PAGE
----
There were 893 press releases posted in the last 24 hours and 392,214 in the last 365 days.

Mesothelioma-Related Deaths On the Rise in 2024

An image of attorney Justinian Lane of

Justinian Lane, Subject Matter Expert, Asbestos & Asbestos Exposure

Homemakers are among a surprising new demographic experiencing life-threatening cancers due to secondary asbestos exposure in the home.

A very common and dangerous misconception today is that asbestos, which was essentially banned for use in the 1980s, is no longer a threat to people’s health.”
— Justinian Lane
ROUND ROCK, TEXAS, UNITED STATES, February 15, 2024 / -- Mesothelioma-related deaths are on the rise according to recent research, hitting an increasingly broader demographic that expands beyond industrial workers. This alarming rise in deaths is highlighted by recent CDC findings showing an increase in deaths among a surprising new sector — women who are homemakers. Mesothelioma is a deadly cancer that affects the thin layer of tissues surrounding internal organs.

The CDC’s report on women, as well as a recent study published in the Annals of Work Exposures and Health documenting the present day dangers of asbestos in the construction industry, underscores the critical need for continued vigilance, testing, and efforts to limit asbestos exposure in homes as well as workplaces. Asbestos is a known cause of malignant mesothelioma,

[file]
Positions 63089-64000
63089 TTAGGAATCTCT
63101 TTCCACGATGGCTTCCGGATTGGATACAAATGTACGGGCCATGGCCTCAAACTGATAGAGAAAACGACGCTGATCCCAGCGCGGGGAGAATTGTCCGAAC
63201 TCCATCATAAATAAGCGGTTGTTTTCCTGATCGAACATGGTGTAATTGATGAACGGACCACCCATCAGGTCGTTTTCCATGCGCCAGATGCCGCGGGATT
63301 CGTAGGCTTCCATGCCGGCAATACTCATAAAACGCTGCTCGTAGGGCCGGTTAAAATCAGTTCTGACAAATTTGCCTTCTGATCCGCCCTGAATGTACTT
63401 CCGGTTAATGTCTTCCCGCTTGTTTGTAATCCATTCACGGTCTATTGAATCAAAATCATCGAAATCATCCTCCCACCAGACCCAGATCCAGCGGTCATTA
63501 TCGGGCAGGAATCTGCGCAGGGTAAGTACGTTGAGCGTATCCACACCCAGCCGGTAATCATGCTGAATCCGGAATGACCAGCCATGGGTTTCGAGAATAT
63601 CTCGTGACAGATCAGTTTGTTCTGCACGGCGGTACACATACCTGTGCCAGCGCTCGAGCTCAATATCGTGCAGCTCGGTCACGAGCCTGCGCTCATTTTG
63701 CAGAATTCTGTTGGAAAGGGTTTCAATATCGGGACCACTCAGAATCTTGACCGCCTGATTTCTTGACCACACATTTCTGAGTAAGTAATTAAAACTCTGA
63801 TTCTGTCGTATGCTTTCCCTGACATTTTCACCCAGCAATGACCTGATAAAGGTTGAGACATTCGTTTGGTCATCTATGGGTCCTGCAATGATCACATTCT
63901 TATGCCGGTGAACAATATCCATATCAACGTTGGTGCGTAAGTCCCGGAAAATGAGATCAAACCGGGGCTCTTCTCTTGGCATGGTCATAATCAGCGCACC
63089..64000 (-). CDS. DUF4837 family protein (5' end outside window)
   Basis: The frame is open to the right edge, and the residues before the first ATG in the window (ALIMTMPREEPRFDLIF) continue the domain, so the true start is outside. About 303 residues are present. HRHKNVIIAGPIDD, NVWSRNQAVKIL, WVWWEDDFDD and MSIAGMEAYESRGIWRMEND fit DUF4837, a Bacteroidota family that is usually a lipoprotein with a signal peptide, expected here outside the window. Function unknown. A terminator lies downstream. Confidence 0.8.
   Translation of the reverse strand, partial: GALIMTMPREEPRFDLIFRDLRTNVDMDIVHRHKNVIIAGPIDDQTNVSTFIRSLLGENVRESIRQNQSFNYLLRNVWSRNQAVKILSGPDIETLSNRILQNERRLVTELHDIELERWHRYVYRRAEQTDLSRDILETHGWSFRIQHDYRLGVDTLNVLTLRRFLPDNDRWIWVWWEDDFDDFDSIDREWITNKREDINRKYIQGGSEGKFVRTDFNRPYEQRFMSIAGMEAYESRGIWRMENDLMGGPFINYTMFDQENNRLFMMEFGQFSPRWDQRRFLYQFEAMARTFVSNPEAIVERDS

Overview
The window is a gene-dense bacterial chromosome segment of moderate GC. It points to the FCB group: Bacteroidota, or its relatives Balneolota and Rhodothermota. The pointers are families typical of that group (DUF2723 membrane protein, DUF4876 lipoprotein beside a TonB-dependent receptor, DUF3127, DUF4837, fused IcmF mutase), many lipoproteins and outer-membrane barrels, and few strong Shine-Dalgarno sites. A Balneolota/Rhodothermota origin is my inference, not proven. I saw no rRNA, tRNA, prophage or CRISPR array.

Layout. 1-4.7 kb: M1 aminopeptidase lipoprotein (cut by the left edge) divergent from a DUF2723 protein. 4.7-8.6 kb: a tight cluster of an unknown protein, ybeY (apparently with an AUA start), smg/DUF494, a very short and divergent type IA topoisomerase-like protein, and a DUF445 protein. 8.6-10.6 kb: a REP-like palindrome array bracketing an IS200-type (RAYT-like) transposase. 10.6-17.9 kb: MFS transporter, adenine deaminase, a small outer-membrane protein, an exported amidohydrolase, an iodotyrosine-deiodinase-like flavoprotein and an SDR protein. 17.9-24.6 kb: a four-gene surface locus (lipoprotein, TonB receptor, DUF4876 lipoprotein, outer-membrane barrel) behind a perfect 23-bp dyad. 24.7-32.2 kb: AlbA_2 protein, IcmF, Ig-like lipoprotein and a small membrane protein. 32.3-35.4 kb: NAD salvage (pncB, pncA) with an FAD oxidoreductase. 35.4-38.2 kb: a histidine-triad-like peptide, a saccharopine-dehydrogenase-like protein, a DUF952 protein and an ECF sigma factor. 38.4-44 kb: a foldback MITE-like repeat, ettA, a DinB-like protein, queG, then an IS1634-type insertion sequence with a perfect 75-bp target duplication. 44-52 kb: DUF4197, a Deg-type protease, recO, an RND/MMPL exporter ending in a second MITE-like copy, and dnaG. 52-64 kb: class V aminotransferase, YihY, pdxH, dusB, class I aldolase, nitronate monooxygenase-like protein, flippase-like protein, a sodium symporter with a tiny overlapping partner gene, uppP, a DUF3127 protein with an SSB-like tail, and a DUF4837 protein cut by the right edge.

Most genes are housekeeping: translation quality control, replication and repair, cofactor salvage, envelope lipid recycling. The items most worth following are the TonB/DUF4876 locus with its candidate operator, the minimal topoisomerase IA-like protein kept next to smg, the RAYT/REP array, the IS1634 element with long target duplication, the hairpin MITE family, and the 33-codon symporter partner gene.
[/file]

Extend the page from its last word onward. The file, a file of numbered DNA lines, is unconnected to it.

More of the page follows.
The Annals of Work Exposures and Health Report reflects the fact that asbestos, once extensively used in various construction and manufacturing applications for its heat-resistant properties, continues to pose a significant threat for construction workers today, especially in older buildings and materials where asbestos still remains.

And the CDC report on deaths among women highlights the fact that men who worked in factories with asbestos in the 60s, 70s, and 80s unknowingly brought asbestos fibers home on work clothes. The fibers became airborne in the home when washed, putting spouses and children at risk via second-hand asbestos exposure.

Asbestos exposure has a latency period of 20 to 50 years, meaning that exposure in the past remains a cancer risk for decades. This long latency period is one reason why regular testing is highly recommended for workers and family members who have been exposed to asbestos, whether on the job or in the home.

“A very common and dangerous misconception today is that asbestos, which was essentially banned for use in the 1980s, is no longer a threat to people’s health,” said attorney Justinian Lane, a noted subject matter expert on asbestos and asbestos exposure. “The CDC and Annals of Work Exposures and Health reports reflect the fact that asbestos exposure remains as a potentially life-threatening problem, both on the job and in the home. It’s important that people understand the consequences of not getting tested if they have been exposed to asbestos in the past, even if it’s been decades.”


Bill Threlkeld
Threlkeld Communications
email us here
Visit us on social media:

Does Asbestos Cause Mesothelioma?